Day 10: Kahlua

“That was close,” said Sam sitting next to Tom at the table next to Tom’s party. 

Sam toasted Tom and turned his eyes back to the beautiful woman at the bar in the black dress. “You can say that again. Too expensive for me.”

“For you and me both, brother,” laughed Sam then scrunched his eyebrows close together. “So,” he began lowering his voice. “If you don’t mind me asking, what’s with the beard. I thought only moonshiners and terrorist wore long beards like that.”

Tom’s eyes rounded, and his brown eyes rolled up. “Are you shitting me?”

Sam’s brow creased, and he cleared his throat. “I don’t mean to sound -“

Tom roared with laughter so loud everyone in the bar looked at him. He laughed until his eyes tears. He clutched his gut and took deep breaths to slow down his laughter. “Take it easy. My mom asks me the same thing every time I see her. I’m not offended. I like a big beard.”

“Don’t get me wrong. You,” Sam stumbled on his words. “It looks good. But isn’t it a pain to keep neat? I tried a beard for a while, but got tired of all the work.”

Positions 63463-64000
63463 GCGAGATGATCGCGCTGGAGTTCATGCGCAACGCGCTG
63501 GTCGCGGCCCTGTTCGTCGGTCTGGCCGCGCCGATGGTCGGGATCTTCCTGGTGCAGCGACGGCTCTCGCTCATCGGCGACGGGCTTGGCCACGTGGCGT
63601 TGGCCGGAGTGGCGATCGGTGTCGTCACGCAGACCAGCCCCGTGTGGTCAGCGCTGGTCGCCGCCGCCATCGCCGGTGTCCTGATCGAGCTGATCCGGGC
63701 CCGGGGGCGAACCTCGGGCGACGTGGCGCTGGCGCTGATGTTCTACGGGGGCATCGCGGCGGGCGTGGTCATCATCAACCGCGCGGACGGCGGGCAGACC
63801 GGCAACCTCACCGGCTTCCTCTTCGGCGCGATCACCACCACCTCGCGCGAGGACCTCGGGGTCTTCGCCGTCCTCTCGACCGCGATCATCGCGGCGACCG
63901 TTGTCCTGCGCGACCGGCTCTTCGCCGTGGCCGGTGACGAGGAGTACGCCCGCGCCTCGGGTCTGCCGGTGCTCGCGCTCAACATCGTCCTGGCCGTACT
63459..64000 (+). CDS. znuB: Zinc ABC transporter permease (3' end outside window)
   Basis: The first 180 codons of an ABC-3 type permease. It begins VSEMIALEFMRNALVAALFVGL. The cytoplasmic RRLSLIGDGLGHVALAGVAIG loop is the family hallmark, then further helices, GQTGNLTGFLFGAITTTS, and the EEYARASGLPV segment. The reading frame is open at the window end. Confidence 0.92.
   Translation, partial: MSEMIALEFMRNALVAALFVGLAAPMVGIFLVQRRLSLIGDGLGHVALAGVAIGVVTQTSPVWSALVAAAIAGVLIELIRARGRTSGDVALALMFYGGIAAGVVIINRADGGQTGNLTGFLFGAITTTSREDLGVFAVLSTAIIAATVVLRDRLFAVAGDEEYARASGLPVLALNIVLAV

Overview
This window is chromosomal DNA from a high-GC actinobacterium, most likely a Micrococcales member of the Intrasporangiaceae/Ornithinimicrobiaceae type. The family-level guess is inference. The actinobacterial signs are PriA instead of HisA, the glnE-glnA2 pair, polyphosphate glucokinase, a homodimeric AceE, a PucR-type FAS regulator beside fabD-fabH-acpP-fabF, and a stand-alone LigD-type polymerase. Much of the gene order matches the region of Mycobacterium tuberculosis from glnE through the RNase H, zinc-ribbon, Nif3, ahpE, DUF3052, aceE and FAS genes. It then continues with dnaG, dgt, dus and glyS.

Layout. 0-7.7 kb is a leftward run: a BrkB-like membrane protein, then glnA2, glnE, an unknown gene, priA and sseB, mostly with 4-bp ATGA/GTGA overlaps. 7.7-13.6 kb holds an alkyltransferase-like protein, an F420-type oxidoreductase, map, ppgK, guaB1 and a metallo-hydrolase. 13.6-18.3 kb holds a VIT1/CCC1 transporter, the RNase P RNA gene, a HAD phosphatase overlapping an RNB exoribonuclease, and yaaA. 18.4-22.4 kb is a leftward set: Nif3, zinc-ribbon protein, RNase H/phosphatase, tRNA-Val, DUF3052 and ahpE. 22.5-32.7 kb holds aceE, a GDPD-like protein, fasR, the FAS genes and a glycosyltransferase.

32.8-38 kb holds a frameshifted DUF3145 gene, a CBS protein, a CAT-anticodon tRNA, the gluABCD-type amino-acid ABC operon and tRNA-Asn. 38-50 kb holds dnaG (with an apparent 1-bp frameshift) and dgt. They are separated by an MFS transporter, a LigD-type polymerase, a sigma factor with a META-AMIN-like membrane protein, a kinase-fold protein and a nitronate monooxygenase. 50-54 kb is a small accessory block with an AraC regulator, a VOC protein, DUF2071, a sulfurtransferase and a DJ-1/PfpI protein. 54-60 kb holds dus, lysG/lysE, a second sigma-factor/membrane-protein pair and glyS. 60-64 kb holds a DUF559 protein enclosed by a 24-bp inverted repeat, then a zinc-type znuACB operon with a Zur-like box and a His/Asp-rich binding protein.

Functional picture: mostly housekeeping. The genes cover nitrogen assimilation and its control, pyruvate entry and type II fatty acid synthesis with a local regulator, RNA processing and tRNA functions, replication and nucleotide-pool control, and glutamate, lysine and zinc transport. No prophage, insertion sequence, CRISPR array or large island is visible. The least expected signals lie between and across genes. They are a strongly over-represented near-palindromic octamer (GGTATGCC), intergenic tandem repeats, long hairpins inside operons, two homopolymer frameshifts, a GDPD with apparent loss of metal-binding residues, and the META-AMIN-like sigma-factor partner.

“You gotta know what you’re doing.” Tom nodded at his friends sitting on the next table. “We just started a new venture selling men the products they need for good beards.”

Sam’s eyebrows raised. “Really? Tell me about it. You got your marketing plan?”

“We’re working on it,” Tom said, shrugging his shoulders. “But we know product. Ben’s been to barber school and Mike worked for a shaving manufacturer. I’m the tech guy. Got our site built, but we’re waiting on venture capital to go full time. Mike’s the only one still working full time.”

Balder walked up to the table with a tray carrying two glasses and a bottle. “Here you are, gentlemen. I noticed your glasses were empty.”

Sam looked at the brown bottle on the tray. “Um, I don’t know if I’ve had Kahlua straight.”

“Then you’re in for a treat,” said Balder. He set two chilled glasses on the table and poured the brown liquid into each. “Mind you savor the flavors. This drink is years in the making. Why, it takes six years alone just to grow the right coffee cherries. Don’t get me started on the aging of the spirit. She takes years combining the right coffee with the right distilled cane before she even considers aging them together. But her patience creates a whole fine for sipping and making new friends.”

Sam picked up his class. He sniffed the drink, then took a sip. “To new friends,” he said.

Tom drank from his glass and leaned back in his chair. Amanda, his sister, leaned from her chair to Tom. “Looks like everyone is making new beginnings tonight.”

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